When I started riding a bike a couple of years ago, I didn't think my involvement would ever be more serious than the occasional short ride. But as I built strength, my friends encouraged me to step up my training and try some longer trips, The first one to come along was a 150-mile trek, the MS-150, an annual event that raises money to fight multiple sclerosis.
When I registered, the idea seemed terrific - support a worthy cause while going for the distance - and I trained with enthusiasm. But as the time for the ride approached, my self-doubts gained ground over my endurance. I still wanted to raise money for the charity, but I didn't really want to bike all those miles for two days straight.
The ride began on a beautiful Sunday morning in the tranquil Georgia countryside, and for the first few hours I felt wonderful. This was just the experience I had imagined, and my spirits were high. But by the end of the day, I felt tired and irritable.
If the body is connected to the mind, here was proof in action. Every excuse my brain pushed out seemed to travel right down to my legs. "I can't handle this," became a leg cramp, and "everyone else is a better rider" translated into shortness of breath. I was sure I'd have to quit.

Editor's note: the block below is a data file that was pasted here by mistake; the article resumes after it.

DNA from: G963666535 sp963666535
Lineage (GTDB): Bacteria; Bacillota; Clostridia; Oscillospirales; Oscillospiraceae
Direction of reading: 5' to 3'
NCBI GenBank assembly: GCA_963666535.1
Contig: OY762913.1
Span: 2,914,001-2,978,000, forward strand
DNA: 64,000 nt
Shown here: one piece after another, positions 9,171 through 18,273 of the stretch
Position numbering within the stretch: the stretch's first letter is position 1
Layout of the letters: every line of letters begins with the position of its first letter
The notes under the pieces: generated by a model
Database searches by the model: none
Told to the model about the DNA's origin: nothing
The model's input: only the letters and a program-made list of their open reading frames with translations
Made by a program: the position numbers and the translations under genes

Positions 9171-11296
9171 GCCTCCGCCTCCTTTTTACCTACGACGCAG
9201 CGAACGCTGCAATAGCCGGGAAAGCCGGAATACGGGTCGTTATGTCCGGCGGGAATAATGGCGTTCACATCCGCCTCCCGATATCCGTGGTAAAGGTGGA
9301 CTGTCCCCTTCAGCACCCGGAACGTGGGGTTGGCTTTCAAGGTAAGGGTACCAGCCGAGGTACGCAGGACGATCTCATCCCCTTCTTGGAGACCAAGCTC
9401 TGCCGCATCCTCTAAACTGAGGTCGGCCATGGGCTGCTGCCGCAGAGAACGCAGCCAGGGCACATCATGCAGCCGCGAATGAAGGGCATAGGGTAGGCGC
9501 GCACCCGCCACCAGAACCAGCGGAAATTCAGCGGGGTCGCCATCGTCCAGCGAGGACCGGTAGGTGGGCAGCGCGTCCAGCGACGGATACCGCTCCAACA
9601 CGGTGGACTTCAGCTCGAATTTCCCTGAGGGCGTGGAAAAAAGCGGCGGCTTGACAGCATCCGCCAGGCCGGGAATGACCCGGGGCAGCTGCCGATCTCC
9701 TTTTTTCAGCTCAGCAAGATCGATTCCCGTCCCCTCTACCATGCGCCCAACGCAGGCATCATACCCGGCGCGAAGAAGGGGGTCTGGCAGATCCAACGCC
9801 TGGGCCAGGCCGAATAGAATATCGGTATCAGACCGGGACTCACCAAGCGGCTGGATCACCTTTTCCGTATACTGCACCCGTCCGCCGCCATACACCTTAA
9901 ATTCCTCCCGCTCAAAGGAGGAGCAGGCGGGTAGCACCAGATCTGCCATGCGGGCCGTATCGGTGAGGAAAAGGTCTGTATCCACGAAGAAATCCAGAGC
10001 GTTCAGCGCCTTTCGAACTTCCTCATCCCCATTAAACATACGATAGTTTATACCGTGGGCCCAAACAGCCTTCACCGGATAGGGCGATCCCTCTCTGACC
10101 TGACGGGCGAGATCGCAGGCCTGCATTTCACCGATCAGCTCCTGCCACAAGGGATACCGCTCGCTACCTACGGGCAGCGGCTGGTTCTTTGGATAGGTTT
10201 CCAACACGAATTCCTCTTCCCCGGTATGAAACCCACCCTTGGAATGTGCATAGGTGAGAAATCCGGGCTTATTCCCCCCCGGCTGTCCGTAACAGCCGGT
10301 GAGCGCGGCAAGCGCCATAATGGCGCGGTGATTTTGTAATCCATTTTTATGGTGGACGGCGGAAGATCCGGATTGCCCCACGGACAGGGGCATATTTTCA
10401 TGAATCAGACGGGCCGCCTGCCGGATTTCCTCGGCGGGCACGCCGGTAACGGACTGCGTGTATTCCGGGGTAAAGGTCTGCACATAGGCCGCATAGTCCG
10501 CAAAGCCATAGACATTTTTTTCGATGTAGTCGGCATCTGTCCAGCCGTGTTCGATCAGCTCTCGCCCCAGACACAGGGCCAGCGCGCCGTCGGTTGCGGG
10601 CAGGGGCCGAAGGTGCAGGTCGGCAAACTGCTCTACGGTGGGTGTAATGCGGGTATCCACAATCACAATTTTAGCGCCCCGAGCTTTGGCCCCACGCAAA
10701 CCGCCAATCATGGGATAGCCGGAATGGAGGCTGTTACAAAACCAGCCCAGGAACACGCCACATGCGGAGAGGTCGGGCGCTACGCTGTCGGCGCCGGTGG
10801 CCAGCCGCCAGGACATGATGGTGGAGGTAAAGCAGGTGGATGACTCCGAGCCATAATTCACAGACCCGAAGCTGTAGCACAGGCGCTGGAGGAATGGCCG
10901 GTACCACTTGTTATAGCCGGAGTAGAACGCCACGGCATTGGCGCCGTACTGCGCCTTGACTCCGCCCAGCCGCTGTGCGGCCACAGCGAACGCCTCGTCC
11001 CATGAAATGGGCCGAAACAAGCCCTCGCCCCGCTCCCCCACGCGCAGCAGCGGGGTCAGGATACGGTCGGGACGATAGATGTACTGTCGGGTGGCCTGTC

As I topped the crest of a hill, the magnificent sunset kept me going for a few minutes more. Then in the distance, silhouetted against the bright red sun, I saw a lone rider pedaling very slowly. I noticed that the person looked different in some way, but I couldn't tell why. So I pushed myself to catch up. There she was, peddling along slowly but steadily, with a slight and determined smile on her face - and she had only one leg.
My focus changed in that instant. For a whole day I'd been doubting my body. But now I knew - it wasn't the body, but the will that would help me reach my goal.
It rained all the second day. I never saw the one-legged biker again, but I pushed on without complaining, knowing she was out there with me somewhere. And at the end of the day, still feeling strong, I completed the 150th mile.
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